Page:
PINK1 triggers autocatalytic activation of Parkin to specify cell fate decisions

Curr Biol. 2014 Aug 18;24(16):1854-65. doi: 10.1016/j.cub.2014.07.014. Epub 2014 Jul 31.


Background: The PINK1-Parkin pathway is known to play important roles in regulating mitochondria dynamics, motility, and quality control. Activation of this pathway can be triggered by a variety of cellular stress signals that cause mitochondrial damage. How this pathway senses different levels of mitochondrial damage and mediates cell fate decisions accordingly is incompletely understood.

Results: Here, we present evidence that PINK1-Parkin has both cytoprotective and proapoptotic functions. PINK1-Parkin operates as a molecular switch to dictate cell fate decisions in response to different cellular stressors. Cells exposed to severe and irreparable mitochondrial damage agents such as valinomycin can undergo PINK1-Parkin-dependent apoptosis. The proapoptotic response elicited by valinomycin is associated with the degradation of Mcl-1. PINK1 directly phosphorylates Parkin at Ser65 of its Ubl domain and triggers activation of its E3 ligase activity through an autocatalytic mechanism that amplifies its E3 ligase activity toward Mcl-1.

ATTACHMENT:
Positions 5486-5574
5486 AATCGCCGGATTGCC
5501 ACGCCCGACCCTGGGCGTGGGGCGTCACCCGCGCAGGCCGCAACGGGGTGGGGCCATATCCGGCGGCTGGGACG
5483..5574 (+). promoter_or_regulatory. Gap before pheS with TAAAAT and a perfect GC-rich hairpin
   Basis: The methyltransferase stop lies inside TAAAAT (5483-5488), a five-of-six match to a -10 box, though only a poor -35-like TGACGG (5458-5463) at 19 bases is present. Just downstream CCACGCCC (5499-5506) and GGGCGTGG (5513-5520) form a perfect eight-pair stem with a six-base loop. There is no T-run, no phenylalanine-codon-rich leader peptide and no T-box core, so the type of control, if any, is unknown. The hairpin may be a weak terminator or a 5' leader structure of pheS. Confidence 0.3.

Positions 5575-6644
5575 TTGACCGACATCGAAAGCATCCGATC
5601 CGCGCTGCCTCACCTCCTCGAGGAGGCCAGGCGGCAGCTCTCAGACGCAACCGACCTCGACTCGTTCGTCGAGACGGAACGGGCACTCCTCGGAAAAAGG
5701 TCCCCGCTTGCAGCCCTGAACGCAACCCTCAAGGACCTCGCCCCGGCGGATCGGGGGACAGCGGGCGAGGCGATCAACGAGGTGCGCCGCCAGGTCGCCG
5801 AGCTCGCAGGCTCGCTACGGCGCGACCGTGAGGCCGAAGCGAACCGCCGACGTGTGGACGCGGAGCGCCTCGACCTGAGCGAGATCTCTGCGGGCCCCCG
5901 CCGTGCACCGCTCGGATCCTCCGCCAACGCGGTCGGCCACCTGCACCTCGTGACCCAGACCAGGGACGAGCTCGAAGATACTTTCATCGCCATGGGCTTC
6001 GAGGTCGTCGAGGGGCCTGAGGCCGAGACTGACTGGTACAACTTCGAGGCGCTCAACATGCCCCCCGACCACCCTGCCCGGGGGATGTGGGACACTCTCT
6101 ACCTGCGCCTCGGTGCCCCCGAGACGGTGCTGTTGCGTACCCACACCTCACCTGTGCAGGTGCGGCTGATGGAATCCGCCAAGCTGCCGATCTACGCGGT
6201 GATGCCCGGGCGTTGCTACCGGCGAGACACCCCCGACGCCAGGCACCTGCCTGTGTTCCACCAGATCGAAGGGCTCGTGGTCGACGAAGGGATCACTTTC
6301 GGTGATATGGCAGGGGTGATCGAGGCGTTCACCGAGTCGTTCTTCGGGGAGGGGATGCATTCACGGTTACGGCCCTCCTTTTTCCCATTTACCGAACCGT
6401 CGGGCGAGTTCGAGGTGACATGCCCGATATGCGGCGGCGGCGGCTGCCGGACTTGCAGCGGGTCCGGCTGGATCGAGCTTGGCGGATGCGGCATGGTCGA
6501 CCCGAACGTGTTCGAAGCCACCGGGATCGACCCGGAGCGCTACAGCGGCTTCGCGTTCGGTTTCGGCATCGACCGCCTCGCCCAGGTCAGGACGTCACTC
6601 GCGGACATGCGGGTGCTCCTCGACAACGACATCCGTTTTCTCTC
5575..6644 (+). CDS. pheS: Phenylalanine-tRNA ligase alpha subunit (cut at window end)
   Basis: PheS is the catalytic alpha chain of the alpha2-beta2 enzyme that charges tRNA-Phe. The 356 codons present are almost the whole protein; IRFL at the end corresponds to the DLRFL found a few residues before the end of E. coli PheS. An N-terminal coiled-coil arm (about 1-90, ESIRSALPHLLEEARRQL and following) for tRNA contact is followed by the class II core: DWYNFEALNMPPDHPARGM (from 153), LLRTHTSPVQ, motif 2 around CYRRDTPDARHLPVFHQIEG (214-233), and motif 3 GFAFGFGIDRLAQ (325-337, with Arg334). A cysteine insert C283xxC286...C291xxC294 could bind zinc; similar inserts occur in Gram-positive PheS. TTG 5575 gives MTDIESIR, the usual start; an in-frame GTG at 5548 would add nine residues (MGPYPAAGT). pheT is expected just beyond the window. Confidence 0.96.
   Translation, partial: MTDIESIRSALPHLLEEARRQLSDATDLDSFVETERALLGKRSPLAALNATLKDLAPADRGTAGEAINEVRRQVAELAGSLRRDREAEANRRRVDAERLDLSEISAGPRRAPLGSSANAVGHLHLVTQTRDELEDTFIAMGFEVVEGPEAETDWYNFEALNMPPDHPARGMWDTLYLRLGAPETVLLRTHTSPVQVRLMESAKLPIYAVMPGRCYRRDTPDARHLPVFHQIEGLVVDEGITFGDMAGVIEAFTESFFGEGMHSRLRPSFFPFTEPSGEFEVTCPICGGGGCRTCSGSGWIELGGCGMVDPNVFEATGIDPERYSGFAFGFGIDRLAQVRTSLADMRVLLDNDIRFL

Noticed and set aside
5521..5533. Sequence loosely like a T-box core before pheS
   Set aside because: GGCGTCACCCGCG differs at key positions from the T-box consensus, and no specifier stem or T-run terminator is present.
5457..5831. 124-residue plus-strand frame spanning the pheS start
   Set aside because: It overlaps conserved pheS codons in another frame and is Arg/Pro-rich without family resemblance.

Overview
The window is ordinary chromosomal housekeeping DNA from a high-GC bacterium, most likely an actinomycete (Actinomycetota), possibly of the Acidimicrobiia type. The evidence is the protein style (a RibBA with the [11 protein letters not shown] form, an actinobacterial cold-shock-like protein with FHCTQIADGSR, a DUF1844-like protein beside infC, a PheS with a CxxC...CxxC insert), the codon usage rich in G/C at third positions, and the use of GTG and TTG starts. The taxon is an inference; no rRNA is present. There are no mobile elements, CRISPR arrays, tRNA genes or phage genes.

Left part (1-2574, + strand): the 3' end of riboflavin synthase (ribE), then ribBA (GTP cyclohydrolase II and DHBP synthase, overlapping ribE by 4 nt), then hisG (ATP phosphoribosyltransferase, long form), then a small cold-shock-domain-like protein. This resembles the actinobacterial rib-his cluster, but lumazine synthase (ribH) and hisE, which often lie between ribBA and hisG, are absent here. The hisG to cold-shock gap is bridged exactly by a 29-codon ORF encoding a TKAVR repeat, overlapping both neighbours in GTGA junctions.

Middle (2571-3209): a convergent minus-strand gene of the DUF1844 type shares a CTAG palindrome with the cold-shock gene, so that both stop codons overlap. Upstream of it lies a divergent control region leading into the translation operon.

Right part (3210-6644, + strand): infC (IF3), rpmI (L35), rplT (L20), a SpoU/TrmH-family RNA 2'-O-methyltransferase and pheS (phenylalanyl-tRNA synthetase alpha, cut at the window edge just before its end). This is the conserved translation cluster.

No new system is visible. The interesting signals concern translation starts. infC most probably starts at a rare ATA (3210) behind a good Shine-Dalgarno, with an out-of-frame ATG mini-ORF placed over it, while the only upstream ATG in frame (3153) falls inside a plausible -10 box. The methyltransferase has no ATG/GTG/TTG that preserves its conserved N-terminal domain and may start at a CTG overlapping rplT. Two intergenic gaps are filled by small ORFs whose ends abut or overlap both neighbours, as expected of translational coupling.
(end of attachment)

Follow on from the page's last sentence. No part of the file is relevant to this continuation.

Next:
Conclusions: Autocatalytic activation of Parkin bolsters its accumulation on mitochondria and apoptotic response to valinomycin. Our results suggest that PINK1-Parkin constitutes a damage-gated molecular switch that governs cellular-context-specific cell fate decisions in response to variable stress stimuli.

Publication types

  • Research Support, N.I.H., Extramural
  • Research Support, Non-U.S. Gov't
  • Research Support, U.S. Gov't, Non-P.H.S.

MeSH terms

  • Amino Acid Sequence
  • Apoptosis
  • Cell Line
  • Cytoprotection
  • HEK293 Cells
  • HeLa Cells
  • Humans
  • Phosphorylation
  • Protein Kinases / genetics*
  • Protein Kinases / metabolism*
  • Sequence Alignment
  • Ubiquitin-Protein Ligases / genetics*
  • Ubiquitin-Protein Ligases / metabolism*
  • Ubiquitination


  • Ubiquitin-Protein Ligases
  • parkin protein
  • Protein Kinases
  • PTEN-induced putative kinase